Once a month, my father would take us to the nearest town, and I’d spend my monthly pocket-money (5 Rupees) on comics. I’d buy some combination of Indrajal comics (1 Rupee) and Amar Chitra Kathas (1.50 Rupees, if I remember right.) Indrajaal comics distributed the Phantom comics and the Mandrake comics in India – they later created their own hero, Bahadur too. In contrast, Amar Chitra Kathas (translates to: Immortal Stories with Pictures,) had stories from Indian Mythology and History. After a few months of buying both, I decided that I preferred Amar Chitra Kathas, so I requested my parents for an increment of one rupee in my pocket-money and began buying four Amar Chitra Kathas instead.

It was then that I realized that some of the Amar Chitra Kathas had drawings that were considerably better than those in others. As I mentioned in one of my previous posts, I was a selectively curious child. For a long time, it didn’t occur to me that real artists made those drawings, and I never thought that I could one day illustrate for books and magazines. I drew because it was nice to draw.

Coming back to the point, I realized that certain drawings looked better – in fact, they looked beautiful. They inspired me to draw better. Without realizing that I was learning from those drawings, I began to learn. I learned about proportions, shades, backgrounds, perspectives…I looked at those drawings and then looked around – and then I’d try to draw what I saw, the way they were drawn in those drawings.

I still didn’t know that there was an artist behind those drawings, so next when I went to the town and shopped for Amar Chitra Kathas, I’d look inside, check out the drawings, and instinctively select the Amar Chitra Kathas with those beautiful drawings. My parents would wonder why I selected some and rejected some – but they never asked and I never told. It was my secret.

When kids grow up, they are often asked what they’d like to be when they grew up – in my time, a girl child was seldom asked this question – and so I never could connect art with illustration. If I were asked the question, I might’ve said something like – I would like to draw…and then one thing could’ve led to another, and I might’ve ended up becoming a “real” artist. But for this reason or some other, there was a mental gap somewhere – some synapses didn’t connect – somehow I never realized that art could be a profession as well.

Then during the Nineties there was a time when it was difficult to find Amar Chitra Kathas on the bookstalls, and once in while I’d think about those beautifully illustrated comics, and feel sad. But they probably experienced some sort of revival and I began seeing Amar Chitra Kathas again. One day, when I was in a bookstore, I picked one of them up. I picked it up gingerly – ready to be disappointed – ready to accept that as a child what I found beautiful was indeed crass and mediocre. But the comic that I had instinctively picked up had the same beautiful drawings that I had fallen in love with as a child. I had picked up “Urvashi.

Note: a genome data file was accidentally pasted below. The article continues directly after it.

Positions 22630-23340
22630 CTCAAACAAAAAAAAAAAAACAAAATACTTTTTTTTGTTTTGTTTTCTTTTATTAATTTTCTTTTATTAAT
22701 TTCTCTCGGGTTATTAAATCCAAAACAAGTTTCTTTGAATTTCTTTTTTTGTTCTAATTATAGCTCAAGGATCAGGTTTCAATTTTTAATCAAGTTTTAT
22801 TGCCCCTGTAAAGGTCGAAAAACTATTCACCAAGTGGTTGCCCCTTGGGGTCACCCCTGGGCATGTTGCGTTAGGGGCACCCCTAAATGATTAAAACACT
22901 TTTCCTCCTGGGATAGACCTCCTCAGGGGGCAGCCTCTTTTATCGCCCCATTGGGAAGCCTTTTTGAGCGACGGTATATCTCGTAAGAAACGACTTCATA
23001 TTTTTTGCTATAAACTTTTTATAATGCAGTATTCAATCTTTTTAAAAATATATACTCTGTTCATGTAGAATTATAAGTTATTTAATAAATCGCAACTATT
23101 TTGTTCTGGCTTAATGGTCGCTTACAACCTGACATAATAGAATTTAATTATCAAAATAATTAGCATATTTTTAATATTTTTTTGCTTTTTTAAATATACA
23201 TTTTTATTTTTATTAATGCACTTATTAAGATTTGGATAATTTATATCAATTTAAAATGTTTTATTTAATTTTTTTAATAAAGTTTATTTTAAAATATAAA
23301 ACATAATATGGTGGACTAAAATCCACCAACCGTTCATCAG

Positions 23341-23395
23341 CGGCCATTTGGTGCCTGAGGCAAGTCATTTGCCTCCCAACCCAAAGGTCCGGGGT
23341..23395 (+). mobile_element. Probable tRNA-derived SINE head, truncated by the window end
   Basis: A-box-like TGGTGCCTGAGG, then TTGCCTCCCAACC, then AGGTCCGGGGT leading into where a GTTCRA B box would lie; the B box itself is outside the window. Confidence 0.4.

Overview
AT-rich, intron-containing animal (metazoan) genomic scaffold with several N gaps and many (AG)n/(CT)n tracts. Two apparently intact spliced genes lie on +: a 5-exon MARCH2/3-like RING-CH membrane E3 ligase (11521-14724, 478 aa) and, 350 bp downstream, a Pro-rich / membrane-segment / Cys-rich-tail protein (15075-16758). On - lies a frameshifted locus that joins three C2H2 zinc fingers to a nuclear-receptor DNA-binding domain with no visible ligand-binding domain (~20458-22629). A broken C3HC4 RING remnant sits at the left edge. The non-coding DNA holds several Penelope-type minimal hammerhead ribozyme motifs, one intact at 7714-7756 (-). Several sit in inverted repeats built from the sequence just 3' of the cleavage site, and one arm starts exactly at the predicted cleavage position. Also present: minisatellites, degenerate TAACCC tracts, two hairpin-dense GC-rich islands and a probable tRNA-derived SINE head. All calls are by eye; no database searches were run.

But I was a different Shafali now. I knew that a real artist did those illustrations, and so with my heart beating hard against my ribs, I checked out the cover for the credits – expecting to find none. (Our publishers often fear that they’d lose their illustrators and so they don’t provide credit to the artists.) But there it was. It said: “Illustrated by: Pratap Mullick”! For the first time, I knew the name of the man who had held my hand and steadied it as I learned to draw – for the first time in my life, my thoughts went beyond those drawings and I visualized what his life must’ve been – for now I also know a lot about the struggle that life is for an Indian artist.

It was a moment that was both happy and sad. The fact that Pratap Mullick could survive in this world and that he made drawings that’d survive him – made me happy. The fact that a man of his caliber, wasn’t celebrated – wasn’t known – and wasn’t given the status he deserved, made me sad. I should’ve heard his name as one of the great artists of India – he changed lives, he helped people learn art, and he still remains the best book illustrator that India has ever seen – and believe me when I say that because I spend hours looking at illustrations…and just one illustration is what it takes to tell you what an artist is worth!

As someone who’s keen on art, I wonder why an Amar Chitra Katha that he illustrated should sell at the same price at which all other Amar Chitra Kathas would sell? The comics he illustrated are collectibles – the comics that others did…well they just earned their living! If you don’t know what I am talking about buy “Vasantasena” and “Vasavadatta” – and compare them (Don’t go by the cover illustrations…they are always done well.) ! I just hope that he was at least paid better.

The question is – Why do we normalize? Why do we pull real talent down to the level of mediocrity?

We all know the answer…don’t we? This ability of the human race, is one of the things that define our humanity. We’ve decided to trash the evolutionary theory of “Survival of the Fittest” and that’s precisely why we are headed where we are…

Downhill.